Getting Really Serious About Fuel Cell Trucks

getting really serious about fuel cell trucks

An announcement from Volvo Group and Daimler Truck sees two of the biggest truck makers in the world joining forces and getting really serious about fuel cell trucks. The two global giants are forming a joint venture for large-scale production of fuel cells with the aim of having heavy duty fuel cell trucks on the road in just over five years time.

Daimler and Volvo, have signed a preliminary non-binding agreement to establish a new joint venture to develop, produce and commercialise fuel cell systems for heavy-duty vehicle applications and other use cases. Daimler will consolidate all its current fuel cell activities in the joint venture. The Volvo Group will acquire 50 per cent in the joint venture for just over $1 billion. 

“Transport and logistics keep the world moving, and the need for transport will continue to grow,” said Martin Daum, Chairman of the Board of Management Daimler Truck and Member of the Board of Management of Daimler. “Truly carbon-neutral transport can be accomplished through electric drive trains with energy coming either from batteries or by converting hydrogen on board into electricity. 

“For trucks to cope with heavy loads and long distances, fuel cells are one important answer and a technology where Daimler has built up significant expertise through its Mercedes-Benz fuel cell unit over the last two decades. This joint initiative with the Volvo Group is a milestone in bringing fuel cell powered trucks and buses onto our roads.”

getting really serious about fuel cell trucks
Martin Daum and Martin Lundstedt

Daimler’s new partner, Volvo, was represented by Martin Lundstedt, Volvo Group President and CEO, in the signing of the joint venture deal.

“Electrification of road transport is a key element in delivering the so called Green Deal, a carbon neutral Europe and ultimately a carbon neutral world,” said Martin. “Using hydrogen as a carrier of green electricity to power electric trucks in long-haul operations is one important part of the puzzle, and a complement to battery electric vehicles and renewable fuels.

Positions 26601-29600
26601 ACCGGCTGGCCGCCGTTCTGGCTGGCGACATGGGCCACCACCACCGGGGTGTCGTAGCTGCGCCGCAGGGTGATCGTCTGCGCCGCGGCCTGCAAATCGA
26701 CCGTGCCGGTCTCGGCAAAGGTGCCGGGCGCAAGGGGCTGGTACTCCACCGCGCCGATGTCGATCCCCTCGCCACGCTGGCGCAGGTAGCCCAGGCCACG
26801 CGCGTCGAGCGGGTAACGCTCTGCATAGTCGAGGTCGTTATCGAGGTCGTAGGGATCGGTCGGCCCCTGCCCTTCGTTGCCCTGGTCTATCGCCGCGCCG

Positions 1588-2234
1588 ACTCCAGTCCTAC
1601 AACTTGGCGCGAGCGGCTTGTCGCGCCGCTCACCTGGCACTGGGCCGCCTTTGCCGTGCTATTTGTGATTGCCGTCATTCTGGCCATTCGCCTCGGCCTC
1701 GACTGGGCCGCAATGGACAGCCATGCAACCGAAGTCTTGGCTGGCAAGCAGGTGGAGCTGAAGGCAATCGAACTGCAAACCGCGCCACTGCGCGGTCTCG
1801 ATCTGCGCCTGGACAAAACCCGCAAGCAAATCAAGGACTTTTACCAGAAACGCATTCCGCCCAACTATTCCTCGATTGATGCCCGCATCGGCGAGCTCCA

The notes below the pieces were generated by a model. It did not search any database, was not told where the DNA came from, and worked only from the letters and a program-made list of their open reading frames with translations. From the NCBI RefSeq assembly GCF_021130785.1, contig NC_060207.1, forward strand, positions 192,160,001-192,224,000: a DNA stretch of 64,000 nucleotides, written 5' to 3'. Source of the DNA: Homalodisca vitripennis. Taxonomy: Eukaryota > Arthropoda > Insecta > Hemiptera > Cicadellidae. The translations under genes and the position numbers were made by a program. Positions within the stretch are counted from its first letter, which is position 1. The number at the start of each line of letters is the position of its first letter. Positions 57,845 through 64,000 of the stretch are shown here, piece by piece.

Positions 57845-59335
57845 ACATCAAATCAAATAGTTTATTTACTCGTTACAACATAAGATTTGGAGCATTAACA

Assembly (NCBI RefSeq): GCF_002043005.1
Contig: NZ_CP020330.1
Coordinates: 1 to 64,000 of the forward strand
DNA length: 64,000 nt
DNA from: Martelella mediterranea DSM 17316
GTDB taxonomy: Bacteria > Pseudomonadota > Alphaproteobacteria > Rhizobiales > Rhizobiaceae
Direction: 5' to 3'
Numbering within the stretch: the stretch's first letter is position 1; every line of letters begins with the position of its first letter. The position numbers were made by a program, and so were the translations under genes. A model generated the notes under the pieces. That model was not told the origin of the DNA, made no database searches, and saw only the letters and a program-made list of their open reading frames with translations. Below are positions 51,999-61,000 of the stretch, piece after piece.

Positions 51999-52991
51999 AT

“Combining the Volvo Group and Daimler’s experience in this area to accelerate the rate of development is good both for our customers and for society as a whole. By forming this joint venture, we are clearly showing that we believe in hydrogen fuel cells for commercial vehicles. But for this vision to become reality, other companies and institutions also need to support and contribute to this development, not least in order to establish the fuel infrastructure needed.” 

getting really serious about fuel cell trucks
The PEM fuel cell is structured like a sandwich. In the centre is a thin plastic film, the Proton Exchange Membrane (or PEM). This membrane is coated on both sides with a thin catalyst layer and a gas permeable electrode made of graphite paper. The membrane is surrounded by two so call ed bipolar plates into which gas ducts have been milled. Through these gas ducts flows hydrogen on the one side, and oxygen on the other. Several of these individual fuel cells can be stacked one behind the other to create a so-called fuel cell stack, thus forming a powerful energy source to drive the vehicle.

Volvo and Daimler will be 50/50 partners in the joint venture, which will operate as an independent and autonomous entity, with Daimler and Volvo continuing to be competitors in all other areas of business. 

Joining forces will decrease development costs for both companies and accelerate the market introduction of fuel cell systems in products used for heavy-duty transport and demanding long-haul applications. In the context of the current economic downturn cooperation has become even more necessary in order to meet the Green Deal objectives within a feasible time-frame. 

The common goal is for both companies to offer heavy-duty vehicles with fuel cells for demanding long-haul applications in series production in the second half of the decade. In addition, other automotive and non-automotive use cases are also part of the new joint venture’s scope. The signed preliminary agreement is non-binding. A final agreement is expected later this year.

The joint venture will include the operations in Nabern, Germany (currently headquarters of the Mercedes-Benz Fuel Cell) with production facilities in Germany and Canada. 

 

getting really serious about fuel cell trucks